Rock Your Next Interview: Mastering Behavioral Interview Questions

March 1, 2017

Behavioral interview questions are the “Tell me about a time...” questions. They prompt you to talk about your past experiences so you can demonstrate you have particular skills. Demonstrating you have these “soft” skills is incredibly important to proving you’re the right candidate for the job, but the questions can be tricky.

Here’s what hiring managers had to say about behavioral interview questions during a recent survey*:

  • Behavioral interview questions can be the toughest part of the interview and top the list for what hiring managers use to evaluate soft skills. Often, they’re looking for skills such as teamwork, leadership, and time management.

  • More than 60% of hiring managers say that soft skills are critical but tough to find.

These two findings are just the tip of the iceberg. To help you get ready for your next interview, we unearthed the questions hiring managers love to ask so you can be prepared.

Sneak peek: top soft skills and behavioral interview questions

Hiring managers report that these are the top three soft skills they look for in candidates, and why they’re important:

Adaptability: 69% of hiring managers say adaptability is the most important soft skill they screen for. By screening for this trait, hiring managers aim to empower team members to solve problems, and adapt to changing situations within the organization.

Culture fit: 89% of hiring failures are due to a poor culture fit, which impacts both the employee and the organization. However, with the right culture fit, employees can thrive in a new work environment.

Collaboration: 97% of employees and executives believe that a lack of collaboration and team alignment directly impacts the outcome of a task or project. Diverse teams that work together are more likely to come up with novel solutions and, as with culture fit, are more likely to succeed within an organization.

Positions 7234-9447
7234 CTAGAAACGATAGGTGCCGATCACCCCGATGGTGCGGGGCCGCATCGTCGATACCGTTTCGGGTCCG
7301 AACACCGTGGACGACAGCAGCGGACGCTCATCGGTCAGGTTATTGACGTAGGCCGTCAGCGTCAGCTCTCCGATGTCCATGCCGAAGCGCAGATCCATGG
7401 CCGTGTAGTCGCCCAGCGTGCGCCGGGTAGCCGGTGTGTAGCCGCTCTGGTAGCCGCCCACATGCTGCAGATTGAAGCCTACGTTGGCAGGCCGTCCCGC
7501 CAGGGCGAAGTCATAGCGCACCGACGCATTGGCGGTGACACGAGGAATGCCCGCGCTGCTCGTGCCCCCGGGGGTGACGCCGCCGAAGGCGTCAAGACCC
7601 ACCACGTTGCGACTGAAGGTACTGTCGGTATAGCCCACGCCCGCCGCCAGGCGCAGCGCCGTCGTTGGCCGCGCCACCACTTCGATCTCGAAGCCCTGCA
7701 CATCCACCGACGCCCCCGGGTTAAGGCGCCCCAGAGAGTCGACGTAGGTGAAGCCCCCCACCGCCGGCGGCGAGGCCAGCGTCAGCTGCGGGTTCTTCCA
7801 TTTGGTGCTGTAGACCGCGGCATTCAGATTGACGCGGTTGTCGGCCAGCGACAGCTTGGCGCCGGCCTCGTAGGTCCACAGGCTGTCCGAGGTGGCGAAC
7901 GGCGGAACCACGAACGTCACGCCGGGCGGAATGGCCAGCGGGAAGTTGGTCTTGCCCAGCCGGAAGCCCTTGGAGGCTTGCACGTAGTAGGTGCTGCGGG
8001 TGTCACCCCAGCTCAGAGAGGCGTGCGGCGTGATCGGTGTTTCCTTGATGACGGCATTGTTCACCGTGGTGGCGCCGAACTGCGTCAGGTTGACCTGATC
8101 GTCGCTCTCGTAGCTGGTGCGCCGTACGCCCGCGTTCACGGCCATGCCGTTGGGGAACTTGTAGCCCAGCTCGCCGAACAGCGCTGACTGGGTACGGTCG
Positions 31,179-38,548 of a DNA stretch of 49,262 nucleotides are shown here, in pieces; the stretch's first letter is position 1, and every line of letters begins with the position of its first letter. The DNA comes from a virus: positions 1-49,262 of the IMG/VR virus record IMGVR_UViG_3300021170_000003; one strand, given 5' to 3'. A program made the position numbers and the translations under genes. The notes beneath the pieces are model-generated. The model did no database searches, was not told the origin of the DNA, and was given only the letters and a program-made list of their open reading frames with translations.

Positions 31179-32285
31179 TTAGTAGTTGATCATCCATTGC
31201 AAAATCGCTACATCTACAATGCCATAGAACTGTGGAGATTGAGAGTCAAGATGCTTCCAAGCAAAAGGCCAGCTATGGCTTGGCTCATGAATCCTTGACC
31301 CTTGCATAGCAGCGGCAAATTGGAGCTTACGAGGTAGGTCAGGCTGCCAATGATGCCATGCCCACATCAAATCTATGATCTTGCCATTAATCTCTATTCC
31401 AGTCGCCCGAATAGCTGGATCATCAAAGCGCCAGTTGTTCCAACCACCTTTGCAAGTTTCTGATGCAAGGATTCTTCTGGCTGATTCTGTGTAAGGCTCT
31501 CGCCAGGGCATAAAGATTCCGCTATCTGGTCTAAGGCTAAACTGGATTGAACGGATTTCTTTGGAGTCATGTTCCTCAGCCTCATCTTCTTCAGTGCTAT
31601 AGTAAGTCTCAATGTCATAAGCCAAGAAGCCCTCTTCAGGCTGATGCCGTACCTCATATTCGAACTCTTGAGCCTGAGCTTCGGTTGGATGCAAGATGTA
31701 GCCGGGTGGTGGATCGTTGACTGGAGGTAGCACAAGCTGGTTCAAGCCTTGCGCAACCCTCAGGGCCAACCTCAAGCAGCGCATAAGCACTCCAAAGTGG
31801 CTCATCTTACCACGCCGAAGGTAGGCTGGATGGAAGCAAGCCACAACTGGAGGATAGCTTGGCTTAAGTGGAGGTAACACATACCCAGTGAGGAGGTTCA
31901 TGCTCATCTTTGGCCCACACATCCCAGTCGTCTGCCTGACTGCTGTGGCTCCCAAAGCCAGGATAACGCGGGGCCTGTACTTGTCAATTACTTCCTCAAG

Take a closer look at these three critical skills, the top-rated questions that hiring managers use to screen, and examples of how to best answer these questions. We also outline a simple framework you can use to help you nail each answer by digging deep into the specifics of a situation to give the hiring manager an understanding of your thought process and motivation.

So what are you waiting for? Jumpstart your interview prep by focusing on the behavioral interview questions that matter.

*Methodology: In May 2016, LinkedIn surveyed 1,297 Hiring Managers in the US, Canada, UK, Netherlands, Australia and India. Hiring Managers are defined as those who currently manage people and either recently hired, are currently trying to hire or are planning to hire new people for their team (based on survey responses). Members were selected at random to take our survey and are representative of the LinkedIn sample.

The LinkedIn sample (and our analysis) is influenced by how members choose to use the site, which can vary based on professional, social, and regional culture, as well as overall site availability and accessibility. These variances were not accounted for in the analysis.